postmodern malaise

i've always been an indecisive person. at least i think so. i'm really not sure. (yes that's a joke, sort of). actually sometimes i wonder if i'm truly indecisive or if i just grew up with two older sisters so i got used to not really getting my way. when your suggestions for what you want never get picked eventually you just cope with the disappointment and decide that it's better not to have an opinion so as not to be disappointed. you baby's of the family out there know what i'm talking about. unless you were the type to throw a fit and get your way. in that case i'm not sure whether to congratulate your effectiveness or question the will-power of your older siblings. (that was a joke too--ah parentheticals, isn't this such a helpful post?)

being indecisive may lead to problems when it comes to picking where to go out to eat, what clothes to buy, what music to listen to at any given moment, etc. sometimes you can pass it off as being overly considerate of the other person's need, which actually is probably somewhat often the case.

but then there are the times when being indecisive gets you into real trouble--deciding what college to go to, who to marry, 2 kids or 3, what job to do, which is the salad fork? not having the right answer for those things can get you into some real trouble. how can we know what the right answer is?

you see part of the problem lies in this time of life i think. youth is wasted on the young they say, and this is something like that--only in between. when i was young i thought i was just like adults (probably because debate taught me how to out-argue them), but i wasn't. i certainly lacked a degree of consciousness. i had no real idea the impact of the decisions i was making, what they meant to my life, how they would effect the course of my life. i had a vague idea i guess, and people told me that was the case--but i didn't really feel the burden of it. i don't know that i could have.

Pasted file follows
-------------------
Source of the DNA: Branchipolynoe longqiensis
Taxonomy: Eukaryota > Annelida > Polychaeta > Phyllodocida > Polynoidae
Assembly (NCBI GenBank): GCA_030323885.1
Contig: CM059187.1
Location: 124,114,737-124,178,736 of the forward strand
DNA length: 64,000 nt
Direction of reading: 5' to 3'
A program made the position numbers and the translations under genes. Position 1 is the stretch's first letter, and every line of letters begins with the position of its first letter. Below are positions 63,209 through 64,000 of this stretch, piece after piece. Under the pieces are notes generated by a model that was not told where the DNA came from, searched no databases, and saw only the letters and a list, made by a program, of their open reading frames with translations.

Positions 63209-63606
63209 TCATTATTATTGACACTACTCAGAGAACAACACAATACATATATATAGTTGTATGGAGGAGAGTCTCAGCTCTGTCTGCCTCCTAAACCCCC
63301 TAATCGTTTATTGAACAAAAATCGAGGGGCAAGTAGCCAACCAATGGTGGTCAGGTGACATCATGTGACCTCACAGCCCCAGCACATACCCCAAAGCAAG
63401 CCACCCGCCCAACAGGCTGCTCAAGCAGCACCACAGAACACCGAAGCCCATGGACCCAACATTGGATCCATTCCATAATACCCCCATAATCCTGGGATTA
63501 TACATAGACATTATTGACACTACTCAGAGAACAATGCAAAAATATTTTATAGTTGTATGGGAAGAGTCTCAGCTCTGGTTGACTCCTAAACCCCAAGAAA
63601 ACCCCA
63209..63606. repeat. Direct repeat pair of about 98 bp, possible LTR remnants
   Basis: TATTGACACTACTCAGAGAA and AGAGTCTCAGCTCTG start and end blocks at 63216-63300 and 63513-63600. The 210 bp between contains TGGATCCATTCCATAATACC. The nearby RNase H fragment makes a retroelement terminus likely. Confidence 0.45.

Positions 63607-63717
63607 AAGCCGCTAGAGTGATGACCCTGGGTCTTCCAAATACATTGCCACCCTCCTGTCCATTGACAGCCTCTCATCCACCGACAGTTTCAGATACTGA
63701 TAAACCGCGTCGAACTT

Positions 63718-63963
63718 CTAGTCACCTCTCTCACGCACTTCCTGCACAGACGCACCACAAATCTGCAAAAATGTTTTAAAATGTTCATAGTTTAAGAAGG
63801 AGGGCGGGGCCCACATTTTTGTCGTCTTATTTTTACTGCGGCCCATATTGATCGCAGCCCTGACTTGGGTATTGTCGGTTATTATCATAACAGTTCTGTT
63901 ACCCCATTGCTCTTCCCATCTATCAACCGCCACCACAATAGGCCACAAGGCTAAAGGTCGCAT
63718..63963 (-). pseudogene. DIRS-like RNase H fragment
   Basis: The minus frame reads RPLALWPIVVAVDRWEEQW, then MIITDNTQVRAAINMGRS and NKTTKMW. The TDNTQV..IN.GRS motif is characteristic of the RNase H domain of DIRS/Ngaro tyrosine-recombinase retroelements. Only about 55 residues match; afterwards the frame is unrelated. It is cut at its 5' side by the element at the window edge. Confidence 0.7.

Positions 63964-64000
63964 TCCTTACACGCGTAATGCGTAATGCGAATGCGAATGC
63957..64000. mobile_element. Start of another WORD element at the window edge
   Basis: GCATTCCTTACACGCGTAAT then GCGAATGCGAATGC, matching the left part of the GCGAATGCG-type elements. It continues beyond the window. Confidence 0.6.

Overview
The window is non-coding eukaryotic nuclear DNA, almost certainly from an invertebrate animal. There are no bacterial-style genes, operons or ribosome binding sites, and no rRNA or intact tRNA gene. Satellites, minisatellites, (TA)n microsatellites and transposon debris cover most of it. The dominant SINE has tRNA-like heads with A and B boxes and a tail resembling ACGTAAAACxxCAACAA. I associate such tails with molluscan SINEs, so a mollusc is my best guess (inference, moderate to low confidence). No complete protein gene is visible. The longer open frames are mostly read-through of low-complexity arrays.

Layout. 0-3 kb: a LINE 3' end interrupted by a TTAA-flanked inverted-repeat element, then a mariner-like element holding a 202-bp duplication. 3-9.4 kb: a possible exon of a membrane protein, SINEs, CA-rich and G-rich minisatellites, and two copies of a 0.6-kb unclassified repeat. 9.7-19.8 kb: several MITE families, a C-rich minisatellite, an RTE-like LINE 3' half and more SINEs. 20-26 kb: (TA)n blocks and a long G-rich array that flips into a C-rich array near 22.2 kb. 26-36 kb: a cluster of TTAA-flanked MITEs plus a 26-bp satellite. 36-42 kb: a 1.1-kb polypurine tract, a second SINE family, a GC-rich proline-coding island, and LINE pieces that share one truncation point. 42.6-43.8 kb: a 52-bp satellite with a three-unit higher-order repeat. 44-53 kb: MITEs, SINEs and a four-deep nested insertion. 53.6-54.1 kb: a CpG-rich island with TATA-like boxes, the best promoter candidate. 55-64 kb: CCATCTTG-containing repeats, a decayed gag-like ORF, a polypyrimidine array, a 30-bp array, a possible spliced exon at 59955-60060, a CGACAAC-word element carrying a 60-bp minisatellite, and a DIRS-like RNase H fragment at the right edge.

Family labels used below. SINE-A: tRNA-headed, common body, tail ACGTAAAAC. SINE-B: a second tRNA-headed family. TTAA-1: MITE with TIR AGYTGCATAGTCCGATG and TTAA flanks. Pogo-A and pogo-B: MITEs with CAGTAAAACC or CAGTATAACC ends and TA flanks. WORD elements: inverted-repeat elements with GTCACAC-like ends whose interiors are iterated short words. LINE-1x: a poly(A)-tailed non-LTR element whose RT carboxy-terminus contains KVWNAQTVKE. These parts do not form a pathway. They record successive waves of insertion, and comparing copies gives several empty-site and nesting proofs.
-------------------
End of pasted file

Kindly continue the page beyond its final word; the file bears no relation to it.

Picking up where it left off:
but now i feel that burden. all the time. the major decisions of life stare me down. they face everyone, and how you decide means so much. i've always been averse to making the decisions out of practicality. a lot of people make that choice to do -fill in the blank- because they must. they must make money, have a job, move forward in life. they make the decision not because it's what they really want, but because it is there and they wouldn't mind it most likely. or people avoid this decision-making as long as they can, going to grad school simply because they don't know what to do yet, or taking some time "off" from "real" life--perhaps traveling or wandering in whatever way. but sooner or later the demands of the reality of life press in and you must make decisions--that is if you want to eat and not live in your parents' basement, or upper room (a more modern development actually with the growth of independence--more on this later*).

it's not just major life decisions. it's also normal important decisions, at your job or with people in life. to make a decision you have to cut yourself off from every other possibility that could have come before that decision was made. and so you lose that. you lose something you never would have had, but still somehow possessed in your mind as opportunity. and you have to make a choice, for not making a choice is a choice in itself--and is far worse of course. then you lose all opportunity. but why is the decision to one thing not enough? sometimes it is. but often it isn't. things will go badly at times, and i don't know how you can continue without looking back and asking the question, "did i make the right decision" somewhat frequently.

perhaps the problem, as one of my friends suggests, is *autonomy. there used to be a time when we didn't have to make those decisions. marriage was arranged. you did the job of your family. you didn't really move because there was no need to, and no real opportunity elsewhere. sure we treasure our freedom, but we also long for a much more simple life in some ways. statistics show that hatians, who living in an ancient simplicity making less than a thousand dollars a year, are actually generally happier than americans.